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The National-Christian Defense League (Romanian: Liga Apărării Naţional Creştine or LANC) was a virulently anti-Semitic political party of Romania formed by A. C. Cuza.[1]

The group had its roots in the National Christian Union, formed in 1922 by Cuza and the famed physiologist Nicolae Paulescu. This group, which used the swastika as its emblem, morphed in to the LANC in 1923.[2] The LANC became assocaited with extreme anti-Semitism, calling for a gradual withdrawal of rights for Jews which would include the withdrawal of political rights for all Jews, the withdrawal of citizenship for most and a gradual policy of appropriation of Jewish land and businesses.[3] The party banner became the flag of Romania with a swastika in the center.[4] Much of LANC's ideas were framed within theological arguments which were created by Nichifor Crainic, who served as Secretary General of the group.[5]

Initially the LANC gained some support and its blue shirted militia group, the Lăncieri, gained notoriety for their anti-Semitic activities in the universities.[6] Increasing its influence the LANC mopped up most of the followers of groups such as the National Fascist Movement and the National Romanian Fascia during the mid 1920s[7] However the group received a blow in 1927 when influential student leader Corneliu Zelea Codreanu left to form his own group (which ultimately emerged as the Iron Guard) and the LANC's stock fell somewhat. However they regrouped and returned to the Chamber of Deputies in 1933, returning nine members in the general election.[8]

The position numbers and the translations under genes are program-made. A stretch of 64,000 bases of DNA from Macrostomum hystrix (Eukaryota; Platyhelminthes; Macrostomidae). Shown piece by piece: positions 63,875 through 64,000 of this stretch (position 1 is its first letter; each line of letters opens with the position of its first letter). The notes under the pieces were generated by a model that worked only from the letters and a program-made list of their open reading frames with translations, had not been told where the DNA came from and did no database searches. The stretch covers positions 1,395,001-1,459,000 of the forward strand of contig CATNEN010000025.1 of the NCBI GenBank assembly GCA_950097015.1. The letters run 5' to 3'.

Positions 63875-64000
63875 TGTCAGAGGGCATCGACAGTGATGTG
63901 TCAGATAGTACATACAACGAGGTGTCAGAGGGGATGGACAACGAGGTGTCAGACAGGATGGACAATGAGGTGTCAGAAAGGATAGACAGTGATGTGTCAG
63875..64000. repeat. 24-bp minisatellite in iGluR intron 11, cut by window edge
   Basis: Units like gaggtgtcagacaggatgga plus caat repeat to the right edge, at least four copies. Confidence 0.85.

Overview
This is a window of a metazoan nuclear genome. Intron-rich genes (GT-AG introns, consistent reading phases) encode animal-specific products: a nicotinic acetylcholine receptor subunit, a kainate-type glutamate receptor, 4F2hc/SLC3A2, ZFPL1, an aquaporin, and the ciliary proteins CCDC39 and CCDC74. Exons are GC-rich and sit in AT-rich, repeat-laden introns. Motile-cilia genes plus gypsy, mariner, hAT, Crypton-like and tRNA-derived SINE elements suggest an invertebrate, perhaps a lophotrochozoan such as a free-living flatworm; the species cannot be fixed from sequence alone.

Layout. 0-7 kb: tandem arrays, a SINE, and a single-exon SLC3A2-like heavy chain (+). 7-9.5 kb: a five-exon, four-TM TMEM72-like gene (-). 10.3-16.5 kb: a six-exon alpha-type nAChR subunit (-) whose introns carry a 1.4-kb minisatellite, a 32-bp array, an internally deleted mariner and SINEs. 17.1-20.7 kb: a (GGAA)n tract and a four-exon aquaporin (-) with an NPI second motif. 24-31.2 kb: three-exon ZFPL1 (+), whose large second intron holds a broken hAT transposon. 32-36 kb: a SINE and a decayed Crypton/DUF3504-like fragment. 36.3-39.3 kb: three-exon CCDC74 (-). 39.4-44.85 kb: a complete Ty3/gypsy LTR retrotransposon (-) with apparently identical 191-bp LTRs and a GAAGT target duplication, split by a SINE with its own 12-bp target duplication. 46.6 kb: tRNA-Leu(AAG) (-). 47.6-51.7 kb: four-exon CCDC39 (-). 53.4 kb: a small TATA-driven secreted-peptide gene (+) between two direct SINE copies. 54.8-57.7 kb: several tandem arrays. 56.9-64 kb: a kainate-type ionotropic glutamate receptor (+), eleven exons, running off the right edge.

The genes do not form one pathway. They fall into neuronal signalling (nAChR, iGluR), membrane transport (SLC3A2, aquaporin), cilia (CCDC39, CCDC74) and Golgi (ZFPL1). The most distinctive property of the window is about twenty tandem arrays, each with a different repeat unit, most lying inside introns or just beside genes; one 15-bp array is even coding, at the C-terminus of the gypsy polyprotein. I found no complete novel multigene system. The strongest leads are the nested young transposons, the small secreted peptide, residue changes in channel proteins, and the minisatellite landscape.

Despite this recovery the League had still fallen some way behind the Iron Guard and it soon became clear that it needed to expand if it hoped to have any power. As such Crainic took the lead in organising negoatiations with Octavian Goga and his National Agrarian Party and the LANC was merged with this party to form the National Christian Party on July 16,1935.[9]

ReferencesEdit

  1. Background and Precursors to the Holocaust, p. 14
  2. Background and Precursors to the Holocaust, p. 21
  3. Background and Precursors to the Holocaust, p. 22
  4. Background and Precursors to the Holocaust, p. 23
  5. Background and Precursors to the Holocaust, p. 25
  6. Background and Precursors to the Holocaust, p. 26
  7. Stanley G. Payne, A History of Fascism: 1914-1945, London: Routledge, 2001, p. 136
  8. Background and Precursors to the Holocaust, p. 26
  9. Background and Precursors to the Holocaust, p. 26

External linksEdit

 

Historical political parties in Romania (1856-1947)

Liberal: National Liberal Party, Free and Independent Faction, National Liberal Party-Brătianu, National Liberal Party-Tătărescu
Conservative: Conservative Party, Conservative-Democratic Party, Constitutional Party
Agrarian: National Peasants' Party, Bessarabian Peasants' Party, National Agrarian Party, Peasants' Party, Ploughmen's Front, Socialist Peasants' Party
Fascist, corporatist, and far right: Iron Guard, Crusade of Romanianism, National-Christian Defense League, National Christian Party, National Fascist Movement, National Italo-Romanian Cultural and Economic Movement, National Renaissance Front, National Romanian Fascia, National Socialist Party, Romanian Front
Communist, socialist, and social democratic: Romanian Communist Party, Romanian Social Democratic Party, Romanian Social-Democratic Workers' Party, Romanian Social Democratic Party of Bukovina, Social Democratic Party of Transylvania and Banat, Socialist Party of Romania
Nationalist: Democratic Nationalist Party, National Party, People's Party, Romanian National Party
Ethnic minority: German Party, German People's Party, Hungarian People's Union, Jewish Party, Magyar Party
Other: Union of Patriots